Nutrient budgets for European seas: A measure of the effectiveness of nutrient reduction policies.
2008 (English)In: Marine Pollution Bulletin, ISSN 0025-326X, E-ISSN 1879-3363, Vol. 56, no 9, 1609-1617 p.Article in journal (Refereed) Published
Socio-economic development in Europe has exerted increasing pressure on the marine environment. Eutrophication, caused by nutrient enrichment, is evident in regions of all European seas. Its severity varies but has, in places, adversely impacted socio-economic activities. This paper aims to evaluate the effectiveness of recently adopted policies to reduce anthropogenic nutrient inputs to European seas. Nitrogen and phosphorus budgets were constructed for three different periods (prior to severe eutrophication, during severe eutrophication and contemporary) to capture changes in the relative importance of different nutrient sources in four European seas suffering from eutrophication (Baltic Proper, coastal North Sea, Northern Adriatic and North-Western Black Sea Shelf). Policy success is evident for point sources, notably for P in the Baltic and North Seas, but reduction of diffuse sources has been more problematic.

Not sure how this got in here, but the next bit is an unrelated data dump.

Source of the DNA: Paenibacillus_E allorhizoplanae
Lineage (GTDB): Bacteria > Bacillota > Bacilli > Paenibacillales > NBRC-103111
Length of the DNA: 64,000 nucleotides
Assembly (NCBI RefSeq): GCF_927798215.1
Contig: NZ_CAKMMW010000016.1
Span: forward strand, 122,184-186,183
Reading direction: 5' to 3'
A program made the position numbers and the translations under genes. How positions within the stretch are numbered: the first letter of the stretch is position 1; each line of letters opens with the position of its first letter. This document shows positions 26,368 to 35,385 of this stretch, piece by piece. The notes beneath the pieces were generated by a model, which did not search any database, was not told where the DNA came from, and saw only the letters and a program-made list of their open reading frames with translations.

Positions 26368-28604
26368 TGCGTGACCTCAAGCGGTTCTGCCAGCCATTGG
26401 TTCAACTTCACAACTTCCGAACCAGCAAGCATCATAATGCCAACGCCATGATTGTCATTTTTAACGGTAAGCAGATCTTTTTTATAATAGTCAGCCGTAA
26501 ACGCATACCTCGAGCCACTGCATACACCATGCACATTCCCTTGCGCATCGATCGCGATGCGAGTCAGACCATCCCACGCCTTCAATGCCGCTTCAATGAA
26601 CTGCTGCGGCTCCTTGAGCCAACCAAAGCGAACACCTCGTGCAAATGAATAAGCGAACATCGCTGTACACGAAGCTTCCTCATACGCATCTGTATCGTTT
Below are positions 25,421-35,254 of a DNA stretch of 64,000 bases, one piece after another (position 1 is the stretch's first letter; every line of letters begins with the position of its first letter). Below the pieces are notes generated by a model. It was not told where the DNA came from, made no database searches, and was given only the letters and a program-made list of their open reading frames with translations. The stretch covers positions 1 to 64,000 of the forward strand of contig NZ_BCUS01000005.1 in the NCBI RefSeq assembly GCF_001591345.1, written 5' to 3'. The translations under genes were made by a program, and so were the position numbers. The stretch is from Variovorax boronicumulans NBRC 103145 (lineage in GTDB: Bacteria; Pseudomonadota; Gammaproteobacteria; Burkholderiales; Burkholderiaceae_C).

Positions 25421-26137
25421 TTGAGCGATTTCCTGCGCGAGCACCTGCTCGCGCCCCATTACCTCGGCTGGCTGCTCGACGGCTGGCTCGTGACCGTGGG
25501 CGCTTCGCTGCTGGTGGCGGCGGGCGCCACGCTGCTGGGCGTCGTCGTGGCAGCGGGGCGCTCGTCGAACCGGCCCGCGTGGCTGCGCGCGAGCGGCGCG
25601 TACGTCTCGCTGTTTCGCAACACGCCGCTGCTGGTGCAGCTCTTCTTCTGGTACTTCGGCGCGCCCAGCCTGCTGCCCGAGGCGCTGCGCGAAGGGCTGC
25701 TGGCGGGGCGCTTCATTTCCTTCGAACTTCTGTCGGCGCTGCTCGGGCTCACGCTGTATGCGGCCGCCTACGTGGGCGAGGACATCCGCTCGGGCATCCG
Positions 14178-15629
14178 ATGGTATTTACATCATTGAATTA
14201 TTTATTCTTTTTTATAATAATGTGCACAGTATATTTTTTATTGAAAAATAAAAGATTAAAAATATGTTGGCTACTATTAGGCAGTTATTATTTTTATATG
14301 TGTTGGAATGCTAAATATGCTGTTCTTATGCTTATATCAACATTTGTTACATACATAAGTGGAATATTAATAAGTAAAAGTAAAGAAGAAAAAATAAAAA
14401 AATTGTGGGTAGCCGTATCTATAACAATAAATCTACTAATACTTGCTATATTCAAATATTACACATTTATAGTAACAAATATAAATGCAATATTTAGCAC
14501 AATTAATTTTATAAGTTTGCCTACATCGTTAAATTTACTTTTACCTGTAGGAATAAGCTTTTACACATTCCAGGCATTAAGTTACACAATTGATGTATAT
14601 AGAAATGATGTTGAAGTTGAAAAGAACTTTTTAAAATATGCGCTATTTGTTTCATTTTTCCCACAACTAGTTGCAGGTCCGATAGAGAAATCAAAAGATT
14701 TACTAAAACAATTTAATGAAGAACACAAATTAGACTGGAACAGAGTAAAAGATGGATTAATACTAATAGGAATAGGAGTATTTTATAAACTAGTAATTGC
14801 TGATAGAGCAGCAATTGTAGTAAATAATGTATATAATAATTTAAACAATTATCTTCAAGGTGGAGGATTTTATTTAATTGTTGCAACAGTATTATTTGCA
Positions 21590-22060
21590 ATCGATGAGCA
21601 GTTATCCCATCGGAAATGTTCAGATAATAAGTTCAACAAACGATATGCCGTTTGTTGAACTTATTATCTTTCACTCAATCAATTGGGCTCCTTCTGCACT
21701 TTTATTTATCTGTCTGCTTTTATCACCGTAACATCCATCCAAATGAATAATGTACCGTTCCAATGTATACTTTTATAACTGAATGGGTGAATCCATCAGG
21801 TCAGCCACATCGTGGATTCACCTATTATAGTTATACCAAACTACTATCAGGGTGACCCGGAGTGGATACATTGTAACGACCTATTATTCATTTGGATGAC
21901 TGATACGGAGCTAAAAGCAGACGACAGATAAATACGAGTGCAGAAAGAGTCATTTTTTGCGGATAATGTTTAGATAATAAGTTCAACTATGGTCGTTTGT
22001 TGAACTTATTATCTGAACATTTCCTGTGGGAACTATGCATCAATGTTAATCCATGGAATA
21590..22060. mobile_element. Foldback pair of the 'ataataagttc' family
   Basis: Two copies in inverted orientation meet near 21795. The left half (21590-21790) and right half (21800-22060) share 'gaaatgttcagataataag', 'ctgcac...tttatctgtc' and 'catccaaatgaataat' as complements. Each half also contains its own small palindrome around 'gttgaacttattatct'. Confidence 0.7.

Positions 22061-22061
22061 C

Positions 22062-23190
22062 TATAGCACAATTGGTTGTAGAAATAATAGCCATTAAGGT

Place, publisher, year, edition, pages
2008. Vol. 56, no 9, 1609-1617 p.
IdentifiersURN: urn:nbn:se:su:diva-15600DOI: 10.1016/j.marpolbul.2008.05.027ISI: 000259768100022OAI: oai:DiVA.org:su-15600DiVA: diva2:182120
Addresses: 1. Univ Padua, Dept Chem Proc Engn, I-35131 Padua, Italy 2. Alfred Wegener Inst Polar & Marine Res, D-27570 Bremerhaven, Germany 3. Free Univ Amsterdam, Inst Environm Studies, NL-1081 HV Amsterdam, Netherlands 4. The Lab, Sir Alister Fdn Ocean Sci, Plymouth PL1 2PB, Devon England 5. Univ Plymouth, Inst Marine, Plymouth PL4 8AA, Devon England 6. Stockholm Univ, Dept Syst Ecol, SE-10691 Stockholm, Sweden 7. Stockholm Univ, Dept Appl Environm Sci, SE-10691 Stockholm, Sweden 8. Leibniz Inst Balt Sea Res, D-18119 Rostock, Germany2008-12-062008-12-062013-06-19Bibliographically approved